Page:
Below is a link to a Medscape article on the rollout of ICD-10, CMS’s new billing code quagmire. It became effective on October 1st, and many (most?) docs aren’t ready.
Problem is, it’s not just for Medicare billing; private payers are also adopting it. Critics think insurers will take advantage of it to deny or delay payments to docs. See the last four paragraphs of the story.
The Centers for Medicare and Medicaid Services (CMS) has rolled out its new billing code system. For services delivered starting October 1 (the start of the federal government’s 2016 fiscal year), providers are required to use the new ICD-10 coding system. If you thought ICD-9 was a morass of minutiae, ICD-10’s 70,000 codes is considerably larger and its coding scheme is very different.
It’s vitally important that you get on top of this if you want to keep your business healthy.
Granted, you may not have a big book of Medicare business. But there is a larger issue to worry about: insurance companies. Health insurers almost always follow CMS’s lead in billing and payment issues, and it’s almost certain private payers will be requiring bills to be coded using ICD-10. I know this is hard to believe, but critics think insurers will take advantage of provider problems in adapting to ICD-10 to delay or deny payments to docs.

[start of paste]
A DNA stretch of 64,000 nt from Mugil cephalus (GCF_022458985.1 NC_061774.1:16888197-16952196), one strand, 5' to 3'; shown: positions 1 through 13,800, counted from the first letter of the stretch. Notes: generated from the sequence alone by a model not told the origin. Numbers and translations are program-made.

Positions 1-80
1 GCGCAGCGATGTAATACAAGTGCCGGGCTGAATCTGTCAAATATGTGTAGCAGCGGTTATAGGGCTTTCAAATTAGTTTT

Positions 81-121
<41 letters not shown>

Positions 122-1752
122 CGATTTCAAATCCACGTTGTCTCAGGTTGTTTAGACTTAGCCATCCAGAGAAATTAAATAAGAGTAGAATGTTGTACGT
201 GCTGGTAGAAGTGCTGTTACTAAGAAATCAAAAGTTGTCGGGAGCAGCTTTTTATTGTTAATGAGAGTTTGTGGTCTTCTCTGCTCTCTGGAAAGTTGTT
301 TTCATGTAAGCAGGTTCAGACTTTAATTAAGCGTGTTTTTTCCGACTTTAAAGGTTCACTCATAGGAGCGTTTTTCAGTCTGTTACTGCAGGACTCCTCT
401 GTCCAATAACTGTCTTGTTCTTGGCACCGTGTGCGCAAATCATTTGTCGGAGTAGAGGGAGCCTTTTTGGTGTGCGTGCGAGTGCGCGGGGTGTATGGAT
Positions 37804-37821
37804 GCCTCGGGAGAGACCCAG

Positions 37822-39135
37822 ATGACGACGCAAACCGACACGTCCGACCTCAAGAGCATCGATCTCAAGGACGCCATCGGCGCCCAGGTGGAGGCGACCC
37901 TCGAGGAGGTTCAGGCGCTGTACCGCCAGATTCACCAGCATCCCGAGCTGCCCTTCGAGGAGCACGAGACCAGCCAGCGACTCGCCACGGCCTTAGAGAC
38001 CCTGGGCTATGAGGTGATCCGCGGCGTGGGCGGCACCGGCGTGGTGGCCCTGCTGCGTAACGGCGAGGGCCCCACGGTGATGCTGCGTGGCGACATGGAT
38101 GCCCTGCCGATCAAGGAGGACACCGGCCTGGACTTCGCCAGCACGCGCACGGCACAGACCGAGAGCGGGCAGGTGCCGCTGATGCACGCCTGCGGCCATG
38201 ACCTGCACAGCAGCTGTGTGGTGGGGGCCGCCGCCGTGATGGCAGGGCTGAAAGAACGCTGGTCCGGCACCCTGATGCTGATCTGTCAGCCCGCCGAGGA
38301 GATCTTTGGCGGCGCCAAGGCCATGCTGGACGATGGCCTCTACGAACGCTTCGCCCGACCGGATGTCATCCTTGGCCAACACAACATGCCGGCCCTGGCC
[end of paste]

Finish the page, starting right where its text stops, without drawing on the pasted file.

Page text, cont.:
This also affects you and me in the personal injury world. Auto insurers use a computer program called Colossus (or others programs like it) when analyzing how they value a claim. Colossus relies heavily on ICD-9 and CPT codes to judge injury severity and how much they’ll pay for those injuries. Insurers will almost certainly reprogram Colossus using ICD-10, if they haven’t already. Improper provider coding or delaying the switch to ICD-10 could give insurers an excuse to delay payments at best – or at worst, to deny claims we make in our demand letters.
Bottom line: Help us help you.
The sooner you complete the switch to ICD-10, the sooner we can incorporate it into our demands and keep a strong hand in settlement negotiations – and get you paid.
Below are a couple sources to check for more info.
If you’d like more information on this issue, give me a call at (303) 758-4777.